A Dallas pension fund that owns the scenic Painted Hills property in Tucson is trying to avoid an independent audit of its books.
Dallas officials want to ensure its police and fire pension fund isn’t overvaluing its investments to portray a rosier financial picture, according to the Dallas Morning News. You can read the article here.
The Dallas Police and Fire Pension System garnered scrutiny over the years for investing large sums of money in real estate ventures.
In Tucson, the pension fund paid $27 million in 2005 for just under 290 acres of land between West Speedway and West Anklam Road in the Painted Hills area.
Pima County had wanted to purchase the land to preserve it. But county officials weren’t going to fork over $93,000 an acre for a property with an assessed value at about $4 million.
As a comparison, one year prior to the pension fund purchase, 284-acres of Painted Hills’ property fetched $3.3 million, or $11,631 per acre, in two separate purchases.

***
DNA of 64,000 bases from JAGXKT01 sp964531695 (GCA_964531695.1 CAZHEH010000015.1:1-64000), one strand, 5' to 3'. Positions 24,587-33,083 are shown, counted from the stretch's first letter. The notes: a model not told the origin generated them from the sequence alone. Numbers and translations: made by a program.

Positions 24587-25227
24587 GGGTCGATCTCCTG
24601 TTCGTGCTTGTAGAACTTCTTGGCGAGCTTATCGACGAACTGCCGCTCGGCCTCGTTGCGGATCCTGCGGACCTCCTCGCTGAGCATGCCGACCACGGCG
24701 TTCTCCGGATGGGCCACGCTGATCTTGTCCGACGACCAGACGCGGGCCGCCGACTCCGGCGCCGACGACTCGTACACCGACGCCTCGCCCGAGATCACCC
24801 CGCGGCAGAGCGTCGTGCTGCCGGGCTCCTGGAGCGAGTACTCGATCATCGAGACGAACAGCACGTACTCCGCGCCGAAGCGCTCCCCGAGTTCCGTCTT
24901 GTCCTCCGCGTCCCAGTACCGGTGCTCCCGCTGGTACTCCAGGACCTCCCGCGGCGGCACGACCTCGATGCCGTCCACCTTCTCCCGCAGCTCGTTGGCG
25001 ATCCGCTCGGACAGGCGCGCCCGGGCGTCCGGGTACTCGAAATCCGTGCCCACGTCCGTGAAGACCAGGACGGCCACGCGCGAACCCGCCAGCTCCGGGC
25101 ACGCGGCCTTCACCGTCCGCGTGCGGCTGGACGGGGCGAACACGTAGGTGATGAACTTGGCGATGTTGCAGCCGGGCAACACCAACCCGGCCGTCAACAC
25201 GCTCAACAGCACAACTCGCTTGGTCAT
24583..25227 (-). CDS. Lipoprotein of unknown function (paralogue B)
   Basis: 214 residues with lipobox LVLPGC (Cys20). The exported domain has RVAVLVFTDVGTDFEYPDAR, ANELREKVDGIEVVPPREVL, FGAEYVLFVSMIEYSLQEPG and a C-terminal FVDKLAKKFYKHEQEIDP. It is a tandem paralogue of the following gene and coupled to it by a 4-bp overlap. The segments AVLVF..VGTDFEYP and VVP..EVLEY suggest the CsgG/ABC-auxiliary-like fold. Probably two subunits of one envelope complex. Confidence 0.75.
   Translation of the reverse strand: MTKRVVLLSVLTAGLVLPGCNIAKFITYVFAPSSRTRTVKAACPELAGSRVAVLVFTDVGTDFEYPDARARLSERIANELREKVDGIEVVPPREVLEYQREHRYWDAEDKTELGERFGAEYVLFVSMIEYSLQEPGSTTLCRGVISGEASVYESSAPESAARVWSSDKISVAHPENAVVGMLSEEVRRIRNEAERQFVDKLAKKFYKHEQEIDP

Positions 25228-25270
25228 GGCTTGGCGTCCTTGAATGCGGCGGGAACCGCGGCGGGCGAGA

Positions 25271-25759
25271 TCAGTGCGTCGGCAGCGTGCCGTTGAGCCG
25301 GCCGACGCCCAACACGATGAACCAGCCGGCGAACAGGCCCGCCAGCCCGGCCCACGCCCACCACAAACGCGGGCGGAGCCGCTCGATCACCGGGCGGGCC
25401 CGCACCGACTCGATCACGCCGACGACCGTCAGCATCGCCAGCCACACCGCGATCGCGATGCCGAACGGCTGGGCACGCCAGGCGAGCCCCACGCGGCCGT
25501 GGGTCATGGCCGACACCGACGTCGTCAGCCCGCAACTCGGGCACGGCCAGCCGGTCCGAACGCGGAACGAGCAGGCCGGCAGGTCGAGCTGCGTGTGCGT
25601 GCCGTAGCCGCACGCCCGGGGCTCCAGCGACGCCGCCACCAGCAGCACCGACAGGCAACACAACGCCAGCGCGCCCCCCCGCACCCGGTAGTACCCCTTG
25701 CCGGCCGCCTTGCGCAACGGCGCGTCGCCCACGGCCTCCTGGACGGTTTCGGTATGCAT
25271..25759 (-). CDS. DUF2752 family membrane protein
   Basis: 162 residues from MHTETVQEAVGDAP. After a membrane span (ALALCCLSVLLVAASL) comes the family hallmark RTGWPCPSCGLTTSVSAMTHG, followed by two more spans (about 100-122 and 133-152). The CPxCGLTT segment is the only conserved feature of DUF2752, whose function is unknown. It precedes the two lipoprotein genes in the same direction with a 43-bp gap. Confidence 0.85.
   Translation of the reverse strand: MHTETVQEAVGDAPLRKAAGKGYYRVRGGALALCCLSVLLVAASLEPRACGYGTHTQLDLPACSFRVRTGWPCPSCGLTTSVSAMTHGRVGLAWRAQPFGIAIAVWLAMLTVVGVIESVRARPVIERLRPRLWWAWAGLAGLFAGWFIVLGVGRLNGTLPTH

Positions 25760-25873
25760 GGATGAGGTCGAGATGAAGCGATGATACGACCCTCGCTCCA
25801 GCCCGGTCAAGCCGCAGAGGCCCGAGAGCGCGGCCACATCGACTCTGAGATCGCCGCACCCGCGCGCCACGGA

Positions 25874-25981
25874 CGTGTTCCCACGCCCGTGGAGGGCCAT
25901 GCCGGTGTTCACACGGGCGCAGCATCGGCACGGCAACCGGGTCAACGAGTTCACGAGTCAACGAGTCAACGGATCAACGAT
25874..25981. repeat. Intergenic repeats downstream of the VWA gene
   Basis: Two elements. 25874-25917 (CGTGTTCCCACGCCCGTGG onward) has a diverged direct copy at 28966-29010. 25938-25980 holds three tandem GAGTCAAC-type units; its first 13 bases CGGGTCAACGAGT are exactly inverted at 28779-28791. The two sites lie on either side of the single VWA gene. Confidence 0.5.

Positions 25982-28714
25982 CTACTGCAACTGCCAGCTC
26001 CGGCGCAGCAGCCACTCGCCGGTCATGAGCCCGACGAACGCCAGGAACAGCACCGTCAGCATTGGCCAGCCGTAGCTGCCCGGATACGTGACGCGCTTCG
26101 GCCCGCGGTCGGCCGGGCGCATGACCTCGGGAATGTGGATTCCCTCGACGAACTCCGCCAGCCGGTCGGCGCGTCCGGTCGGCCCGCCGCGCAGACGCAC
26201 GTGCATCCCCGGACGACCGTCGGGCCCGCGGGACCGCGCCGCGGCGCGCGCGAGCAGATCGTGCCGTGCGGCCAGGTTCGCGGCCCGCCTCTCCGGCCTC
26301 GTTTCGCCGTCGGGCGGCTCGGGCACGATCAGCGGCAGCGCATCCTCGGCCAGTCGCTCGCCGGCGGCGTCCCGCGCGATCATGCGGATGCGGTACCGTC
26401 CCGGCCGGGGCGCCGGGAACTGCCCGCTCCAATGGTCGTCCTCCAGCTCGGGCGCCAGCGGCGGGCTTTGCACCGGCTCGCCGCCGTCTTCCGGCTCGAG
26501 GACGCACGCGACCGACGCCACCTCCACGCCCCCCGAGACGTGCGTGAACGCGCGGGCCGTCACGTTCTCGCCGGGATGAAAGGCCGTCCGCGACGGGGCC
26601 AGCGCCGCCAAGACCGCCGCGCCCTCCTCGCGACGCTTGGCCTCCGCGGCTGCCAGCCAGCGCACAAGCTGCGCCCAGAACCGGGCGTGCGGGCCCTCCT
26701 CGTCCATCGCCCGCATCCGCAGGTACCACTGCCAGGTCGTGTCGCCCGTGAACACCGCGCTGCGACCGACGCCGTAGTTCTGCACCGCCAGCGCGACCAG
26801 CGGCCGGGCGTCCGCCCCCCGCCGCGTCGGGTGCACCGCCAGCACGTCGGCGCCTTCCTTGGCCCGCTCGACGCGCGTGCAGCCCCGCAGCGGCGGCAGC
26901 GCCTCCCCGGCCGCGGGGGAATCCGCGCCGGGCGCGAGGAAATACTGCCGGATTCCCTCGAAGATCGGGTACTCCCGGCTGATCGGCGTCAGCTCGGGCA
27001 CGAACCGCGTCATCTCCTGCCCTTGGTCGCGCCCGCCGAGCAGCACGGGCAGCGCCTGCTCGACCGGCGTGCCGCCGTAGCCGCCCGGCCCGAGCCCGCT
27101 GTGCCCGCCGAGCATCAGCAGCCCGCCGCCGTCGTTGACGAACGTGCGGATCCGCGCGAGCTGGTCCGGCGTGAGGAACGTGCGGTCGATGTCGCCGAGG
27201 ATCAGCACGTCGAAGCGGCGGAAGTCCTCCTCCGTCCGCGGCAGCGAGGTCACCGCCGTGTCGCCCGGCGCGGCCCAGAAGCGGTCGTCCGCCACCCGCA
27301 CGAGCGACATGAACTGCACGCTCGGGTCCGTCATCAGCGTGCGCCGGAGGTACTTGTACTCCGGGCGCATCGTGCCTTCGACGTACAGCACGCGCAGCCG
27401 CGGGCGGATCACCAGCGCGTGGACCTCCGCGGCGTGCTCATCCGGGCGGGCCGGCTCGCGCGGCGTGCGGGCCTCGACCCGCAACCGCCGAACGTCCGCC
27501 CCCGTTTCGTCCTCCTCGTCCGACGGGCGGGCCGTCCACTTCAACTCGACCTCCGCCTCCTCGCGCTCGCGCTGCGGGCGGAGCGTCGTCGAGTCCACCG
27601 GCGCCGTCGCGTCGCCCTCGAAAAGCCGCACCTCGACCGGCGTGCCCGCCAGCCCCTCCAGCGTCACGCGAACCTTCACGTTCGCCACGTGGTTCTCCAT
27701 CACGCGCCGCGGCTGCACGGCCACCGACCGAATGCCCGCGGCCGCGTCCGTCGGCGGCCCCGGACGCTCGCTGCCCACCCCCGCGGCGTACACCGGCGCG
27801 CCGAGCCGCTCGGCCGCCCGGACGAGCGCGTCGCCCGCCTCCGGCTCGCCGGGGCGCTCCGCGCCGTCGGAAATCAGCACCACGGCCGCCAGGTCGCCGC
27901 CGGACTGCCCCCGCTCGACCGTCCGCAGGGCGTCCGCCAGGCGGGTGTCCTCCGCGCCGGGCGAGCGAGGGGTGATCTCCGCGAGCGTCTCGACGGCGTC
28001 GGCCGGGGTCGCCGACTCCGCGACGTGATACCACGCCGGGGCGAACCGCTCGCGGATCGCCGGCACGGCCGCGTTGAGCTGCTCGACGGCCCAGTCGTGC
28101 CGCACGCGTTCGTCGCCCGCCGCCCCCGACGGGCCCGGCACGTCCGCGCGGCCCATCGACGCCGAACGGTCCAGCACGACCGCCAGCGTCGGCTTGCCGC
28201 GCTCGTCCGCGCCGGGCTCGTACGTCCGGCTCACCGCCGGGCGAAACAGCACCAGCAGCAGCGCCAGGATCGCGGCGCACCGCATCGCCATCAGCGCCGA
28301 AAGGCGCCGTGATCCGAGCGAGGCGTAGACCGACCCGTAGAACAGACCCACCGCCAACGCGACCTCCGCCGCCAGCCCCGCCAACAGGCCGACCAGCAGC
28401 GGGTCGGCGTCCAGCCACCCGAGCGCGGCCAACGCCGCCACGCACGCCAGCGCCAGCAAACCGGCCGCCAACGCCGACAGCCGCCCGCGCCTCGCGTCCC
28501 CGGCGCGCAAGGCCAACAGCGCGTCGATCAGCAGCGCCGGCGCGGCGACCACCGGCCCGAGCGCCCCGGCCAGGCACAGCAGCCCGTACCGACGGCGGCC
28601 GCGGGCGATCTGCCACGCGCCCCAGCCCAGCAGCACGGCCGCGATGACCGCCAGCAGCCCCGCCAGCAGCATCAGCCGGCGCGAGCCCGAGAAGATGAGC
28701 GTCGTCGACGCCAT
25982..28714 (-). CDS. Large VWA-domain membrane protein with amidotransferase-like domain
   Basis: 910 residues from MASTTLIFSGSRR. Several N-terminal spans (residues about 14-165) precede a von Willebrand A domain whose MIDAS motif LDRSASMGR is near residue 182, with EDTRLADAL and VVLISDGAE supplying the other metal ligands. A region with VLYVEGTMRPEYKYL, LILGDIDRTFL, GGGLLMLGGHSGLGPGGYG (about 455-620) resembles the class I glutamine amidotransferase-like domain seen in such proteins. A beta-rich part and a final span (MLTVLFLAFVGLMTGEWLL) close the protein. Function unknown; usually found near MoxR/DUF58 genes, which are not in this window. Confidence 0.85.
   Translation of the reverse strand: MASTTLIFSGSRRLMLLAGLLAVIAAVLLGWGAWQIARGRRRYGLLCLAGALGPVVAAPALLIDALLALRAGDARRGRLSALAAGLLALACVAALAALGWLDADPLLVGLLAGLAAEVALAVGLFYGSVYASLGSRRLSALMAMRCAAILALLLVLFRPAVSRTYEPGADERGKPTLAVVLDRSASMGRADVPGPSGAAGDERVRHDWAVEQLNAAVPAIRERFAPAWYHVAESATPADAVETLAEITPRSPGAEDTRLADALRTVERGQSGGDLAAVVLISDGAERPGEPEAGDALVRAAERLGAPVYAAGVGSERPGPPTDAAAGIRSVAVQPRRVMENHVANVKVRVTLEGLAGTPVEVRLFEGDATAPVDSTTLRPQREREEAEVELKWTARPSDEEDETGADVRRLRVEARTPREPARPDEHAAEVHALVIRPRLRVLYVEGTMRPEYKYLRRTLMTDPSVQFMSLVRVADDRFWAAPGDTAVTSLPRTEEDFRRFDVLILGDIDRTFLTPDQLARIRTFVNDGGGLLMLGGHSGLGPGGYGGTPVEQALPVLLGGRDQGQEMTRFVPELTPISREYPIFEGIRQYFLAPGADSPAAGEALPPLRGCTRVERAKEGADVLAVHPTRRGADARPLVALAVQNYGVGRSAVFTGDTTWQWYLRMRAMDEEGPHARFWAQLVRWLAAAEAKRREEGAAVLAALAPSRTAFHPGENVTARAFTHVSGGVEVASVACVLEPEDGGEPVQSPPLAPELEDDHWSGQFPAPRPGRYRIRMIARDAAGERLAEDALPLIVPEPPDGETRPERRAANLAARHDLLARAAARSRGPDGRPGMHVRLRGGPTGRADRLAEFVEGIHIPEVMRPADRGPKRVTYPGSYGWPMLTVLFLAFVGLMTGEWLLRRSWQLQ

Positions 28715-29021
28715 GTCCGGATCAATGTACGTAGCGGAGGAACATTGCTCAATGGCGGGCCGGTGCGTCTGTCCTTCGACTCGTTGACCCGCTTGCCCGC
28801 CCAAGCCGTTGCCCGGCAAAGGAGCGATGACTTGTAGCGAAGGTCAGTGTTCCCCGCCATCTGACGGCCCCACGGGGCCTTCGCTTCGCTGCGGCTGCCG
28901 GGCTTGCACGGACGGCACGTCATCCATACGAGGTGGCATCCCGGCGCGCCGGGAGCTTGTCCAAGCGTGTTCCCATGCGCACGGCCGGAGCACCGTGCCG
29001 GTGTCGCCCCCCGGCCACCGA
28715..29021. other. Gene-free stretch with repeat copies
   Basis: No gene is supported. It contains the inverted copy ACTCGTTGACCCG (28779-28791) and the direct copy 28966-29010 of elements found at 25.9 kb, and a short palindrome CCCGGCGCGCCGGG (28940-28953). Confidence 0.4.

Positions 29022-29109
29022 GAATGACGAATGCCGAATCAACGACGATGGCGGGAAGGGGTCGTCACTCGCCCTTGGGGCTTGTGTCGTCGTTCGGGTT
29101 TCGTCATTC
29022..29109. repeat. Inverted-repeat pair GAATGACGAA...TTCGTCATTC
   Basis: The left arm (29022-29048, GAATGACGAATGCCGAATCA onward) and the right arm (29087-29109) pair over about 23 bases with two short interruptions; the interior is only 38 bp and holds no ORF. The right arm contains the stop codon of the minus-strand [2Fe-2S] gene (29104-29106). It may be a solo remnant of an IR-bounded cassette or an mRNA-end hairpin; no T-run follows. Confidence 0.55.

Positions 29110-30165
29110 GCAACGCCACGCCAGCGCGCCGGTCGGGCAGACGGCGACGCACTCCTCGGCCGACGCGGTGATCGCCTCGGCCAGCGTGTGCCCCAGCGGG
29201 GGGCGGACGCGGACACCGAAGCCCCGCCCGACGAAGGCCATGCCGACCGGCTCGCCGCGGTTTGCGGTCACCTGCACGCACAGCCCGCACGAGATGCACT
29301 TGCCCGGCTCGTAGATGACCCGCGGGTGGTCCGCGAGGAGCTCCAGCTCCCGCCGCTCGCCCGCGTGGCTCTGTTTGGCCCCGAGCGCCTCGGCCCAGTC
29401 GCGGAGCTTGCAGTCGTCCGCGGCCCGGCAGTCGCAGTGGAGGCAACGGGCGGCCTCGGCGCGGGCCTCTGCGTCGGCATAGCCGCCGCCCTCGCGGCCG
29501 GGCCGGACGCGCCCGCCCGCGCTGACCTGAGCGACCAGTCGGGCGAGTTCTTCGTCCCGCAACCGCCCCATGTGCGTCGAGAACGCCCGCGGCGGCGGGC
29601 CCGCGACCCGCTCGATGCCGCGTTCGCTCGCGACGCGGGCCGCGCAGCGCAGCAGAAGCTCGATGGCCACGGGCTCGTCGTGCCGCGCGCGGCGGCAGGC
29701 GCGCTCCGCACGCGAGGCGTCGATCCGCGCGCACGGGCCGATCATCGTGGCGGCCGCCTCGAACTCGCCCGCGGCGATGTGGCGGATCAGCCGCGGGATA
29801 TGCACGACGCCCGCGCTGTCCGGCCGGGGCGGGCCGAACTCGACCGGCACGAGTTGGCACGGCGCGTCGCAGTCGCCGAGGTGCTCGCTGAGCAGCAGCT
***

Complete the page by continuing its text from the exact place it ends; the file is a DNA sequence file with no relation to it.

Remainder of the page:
The Dallas pension fund purchase price was the highest ever seen in the Tucson area for a vacant parcel with a one-home-per-acre zoning.
In fall 2012, the pension fund and the city negotiated over a plan to swap the Ronstadt Transit Center for the Painted Hills property. As part of the plan, the city would agree to sell the Painted Hills to the county for $3.6 million.
But that plan fell through when word leaked about the discussion and transit supporters protested.
The city council essentially killed the land swap deal last February when they adopted a "development vision" for the Ronstadt Center to maintain it as a transit hub while allowing for some development.